The Universities and Industry


    THE "Report on the Extension of Scientific Research in Manchester University, particularly in Relation to the Industries of its Area" (Manchester University Press, 1944, 1s.) which has been prepared by a committee of professors and industrialists, all of whom are members of the governing bodies of the Univorsity, to assist the University to make a considered estimate of the increase in income necessary to ensure that its science departments may undertake their proper responsibilities in the nation's economy, is of much more than local interest. In the first place, it amplifies some passages in the recent pamphlet of Sir Ernest Simon on the development of British universities, while at the same time it offers some measure of the value of the Joint Standing Council of members of the University of Manchester and the Manchester Chamber of Commerce which has been under discussion between the two bodies, as announced by Mr. A. H. S. Hinchliffe at the last of the series of meetings on "Science and Industry" arranged by the Chamber. Again, in its chapter on research and teaching, it puts concisely much of the argument advanced in the recent House of Commons, debate, by the Parliamentary and Scientific Committee and elsewhere, and attempts to give concrete expression to the means by which those arguments may be given effect.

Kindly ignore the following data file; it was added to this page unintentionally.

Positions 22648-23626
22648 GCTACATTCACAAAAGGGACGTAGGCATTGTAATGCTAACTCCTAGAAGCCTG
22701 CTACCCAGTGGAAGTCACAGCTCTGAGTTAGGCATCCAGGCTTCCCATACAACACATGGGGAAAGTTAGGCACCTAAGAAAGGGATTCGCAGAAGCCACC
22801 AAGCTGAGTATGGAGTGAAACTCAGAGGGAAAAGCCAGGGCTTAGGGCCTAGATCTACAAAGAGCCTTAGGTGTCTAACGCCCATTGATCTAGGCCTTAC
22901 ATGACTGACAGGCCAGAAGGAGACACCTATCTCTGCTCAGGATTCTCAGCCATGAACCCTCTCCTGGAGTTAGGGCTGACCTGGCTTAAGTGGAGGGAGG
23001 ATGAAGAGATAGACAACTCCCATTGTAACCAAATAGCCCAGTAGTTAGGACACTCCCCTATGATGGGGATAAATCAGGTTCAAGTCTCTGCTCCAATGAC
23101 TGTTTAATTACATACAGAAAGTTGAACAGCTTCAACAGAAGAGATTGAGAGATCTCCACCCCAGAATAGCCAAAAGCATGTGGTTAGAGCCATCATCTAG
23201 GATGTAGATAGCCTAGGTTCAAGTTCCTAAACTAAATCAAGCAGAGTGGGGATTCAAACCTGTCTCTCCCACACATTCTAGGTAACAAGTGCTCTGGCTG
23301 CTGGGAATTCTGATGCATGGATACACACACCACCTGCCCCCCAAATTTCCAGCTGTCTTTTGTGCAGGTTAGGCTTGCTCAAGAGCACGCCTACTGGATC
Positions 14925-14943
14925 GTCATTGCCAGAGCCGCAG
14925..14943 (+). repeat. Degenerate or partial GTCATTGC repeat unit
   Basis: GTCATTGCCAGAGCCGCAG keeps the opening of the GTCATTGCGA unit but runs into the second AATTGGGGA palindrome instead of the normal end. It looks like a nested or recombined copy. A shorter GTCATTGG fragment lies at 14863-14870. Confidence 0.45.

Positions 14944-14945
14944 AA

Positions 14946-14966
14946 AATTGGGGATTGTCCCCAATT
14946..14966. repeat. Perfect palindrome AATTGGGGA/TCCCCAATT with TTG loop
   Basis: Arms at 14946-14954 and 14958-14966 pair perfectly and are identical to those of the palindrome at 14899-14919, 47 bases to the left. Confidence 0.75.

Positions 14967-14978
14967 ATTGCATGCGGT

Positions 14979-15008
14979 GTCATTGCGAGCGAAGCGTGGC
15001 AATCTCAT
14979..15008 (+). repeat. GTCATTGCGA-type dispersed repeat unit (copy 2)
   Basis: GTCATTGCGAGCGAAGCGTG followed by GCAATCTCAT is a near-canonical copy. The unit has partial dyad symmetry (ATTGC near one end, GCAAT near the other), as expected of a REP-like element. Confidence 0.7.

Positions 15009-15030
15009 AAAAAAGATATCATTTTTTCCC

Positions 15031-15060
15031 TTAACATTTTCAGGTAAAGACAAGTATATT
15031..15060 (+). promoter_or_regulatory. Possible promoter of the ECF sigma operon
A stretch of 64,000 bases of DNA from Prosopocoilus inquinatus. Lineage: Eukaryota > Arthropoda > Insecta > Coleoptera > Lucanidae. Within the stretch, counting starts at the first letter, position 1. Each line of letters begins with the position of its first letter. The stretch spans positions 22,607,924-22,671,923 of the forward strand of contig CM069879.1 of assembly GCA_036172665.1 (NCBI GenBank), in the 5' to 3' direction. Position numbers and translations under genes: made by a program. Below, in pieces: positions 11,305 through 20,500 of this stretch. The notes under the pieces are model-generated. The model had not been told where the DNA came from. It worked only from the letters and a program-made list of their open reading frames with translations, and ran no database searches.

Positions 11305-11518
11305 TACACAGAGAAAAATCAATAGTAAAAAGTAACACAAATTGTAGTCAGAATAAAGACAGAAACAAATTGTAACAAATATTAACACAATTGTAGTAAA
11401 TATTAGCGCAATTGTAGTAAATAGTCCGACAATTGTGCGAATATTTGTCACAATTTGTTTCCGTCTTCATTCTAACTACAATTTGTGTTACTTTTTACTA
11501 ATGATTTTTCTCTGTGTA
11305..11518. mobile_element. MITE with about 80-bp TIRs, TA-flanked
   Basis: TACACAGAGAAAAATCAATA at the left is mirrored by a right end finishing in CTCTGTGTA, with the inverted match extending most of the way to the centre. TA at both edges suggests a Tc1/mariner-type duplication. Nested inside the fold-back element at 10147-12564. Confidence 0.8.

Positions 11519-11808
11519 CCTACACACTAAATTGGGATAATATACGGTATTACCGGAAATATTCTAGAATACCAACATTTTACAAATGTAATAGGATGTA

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    The Universities and Industry. Nature 154, 216–217 (1944) doi:10.1038/154216a0

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